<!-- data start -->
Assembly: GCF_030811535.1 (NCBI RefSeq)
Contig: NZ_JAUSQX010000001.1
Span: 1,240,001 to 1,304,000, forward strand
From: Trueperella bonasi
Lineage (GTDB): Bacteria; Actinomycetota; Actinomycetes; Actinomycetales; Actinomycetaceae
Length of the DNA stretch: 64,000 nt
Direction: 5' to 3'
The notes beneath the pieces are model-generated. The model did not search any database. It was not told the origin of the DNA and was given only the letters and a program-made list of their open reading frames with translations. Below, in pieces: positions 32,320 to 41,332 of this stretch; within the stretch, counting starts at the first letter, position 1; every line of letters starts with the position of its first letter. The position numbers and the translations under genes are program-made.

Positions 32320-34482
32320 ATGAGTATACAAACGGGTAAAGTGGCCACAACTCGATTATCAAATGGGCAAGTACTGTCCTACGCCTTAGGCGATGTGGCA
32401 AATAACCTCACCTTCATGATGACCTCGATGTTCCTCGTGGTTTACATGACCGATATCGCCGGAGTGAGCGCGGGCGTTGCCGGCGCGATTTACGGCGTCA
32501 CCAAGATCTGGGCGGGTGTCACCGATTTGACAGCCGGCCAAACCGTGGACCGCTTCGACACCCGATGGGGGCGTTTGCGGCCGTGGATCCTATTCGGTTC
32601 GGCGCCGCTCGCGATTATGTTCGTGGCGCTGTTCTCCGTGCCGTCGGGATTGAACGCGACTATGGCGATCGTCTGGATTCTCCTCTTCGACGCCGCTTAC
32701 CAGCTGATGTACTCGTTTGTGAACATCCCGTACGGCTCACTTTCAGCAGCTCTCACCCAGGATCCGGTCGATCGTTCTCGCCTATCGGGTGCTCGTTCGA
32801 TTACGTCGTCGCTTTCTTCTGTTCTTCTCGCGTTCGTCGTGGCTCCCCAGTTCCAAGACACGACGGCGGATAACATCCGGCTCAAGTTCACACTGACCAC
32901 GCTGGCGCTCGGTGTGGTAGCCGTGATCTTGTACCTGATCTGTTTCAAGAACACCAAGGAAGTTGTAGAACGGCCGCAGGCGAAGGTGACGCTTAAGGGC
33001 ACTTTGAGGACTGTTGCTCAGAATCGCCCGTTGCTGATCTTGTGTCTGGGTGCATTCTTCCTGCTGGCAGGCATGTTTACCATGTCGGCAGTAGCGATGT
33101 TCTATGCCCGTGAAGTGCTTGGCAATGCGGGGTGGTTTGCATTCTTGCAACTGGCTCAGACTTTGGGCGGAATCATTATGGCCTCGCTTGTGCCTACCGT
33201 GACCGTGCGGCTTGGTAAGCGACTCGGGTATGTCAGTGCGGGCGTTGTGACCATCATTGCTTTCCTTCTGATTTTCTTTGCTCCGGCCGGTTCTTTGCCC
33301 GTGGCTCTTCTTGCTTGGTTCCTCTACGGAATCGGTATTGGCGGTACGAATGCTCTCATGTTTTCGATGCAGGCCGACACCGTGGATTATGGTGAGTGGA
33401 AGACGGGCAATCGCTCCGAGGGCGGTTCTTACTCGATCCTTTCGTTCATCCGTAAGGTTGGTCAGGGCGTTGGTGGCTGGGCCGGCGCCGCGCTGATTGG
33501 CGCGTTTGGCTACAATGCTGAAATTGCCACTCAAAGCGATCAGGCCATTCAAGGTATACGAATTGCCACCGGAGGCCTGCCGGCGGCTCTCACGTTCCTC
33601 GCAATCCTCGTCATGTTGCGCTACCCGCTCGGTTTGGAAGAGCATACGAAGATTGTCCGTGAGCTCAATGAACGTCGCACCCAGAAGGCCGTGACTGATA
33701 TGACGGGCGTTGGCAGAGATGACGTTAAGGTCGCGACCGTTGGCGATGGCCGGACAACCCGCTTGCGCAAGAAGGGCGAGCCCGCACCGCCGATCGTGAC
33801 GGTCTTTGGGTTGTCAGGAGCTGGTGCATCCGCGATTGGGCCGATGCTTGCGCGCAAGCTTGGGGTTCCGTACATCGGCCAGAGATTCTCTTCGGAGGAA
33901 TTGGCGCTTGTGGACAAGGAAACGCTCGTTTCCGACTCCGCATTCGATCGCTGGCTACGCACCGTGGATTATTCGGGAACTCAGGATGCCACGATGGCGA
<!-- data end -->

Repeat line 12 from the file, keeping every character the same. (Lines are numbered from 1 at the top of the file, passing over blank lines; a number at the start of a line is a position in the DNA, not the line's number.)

32501 CCAAGATCTGGGCGGGTGTCACCGATTTGACAGCCGGCCAAACCGTGGACCGCTTCGACACCCGATGGGGGCGTTTGCGGCCGTGGATCCTATTCGGTTC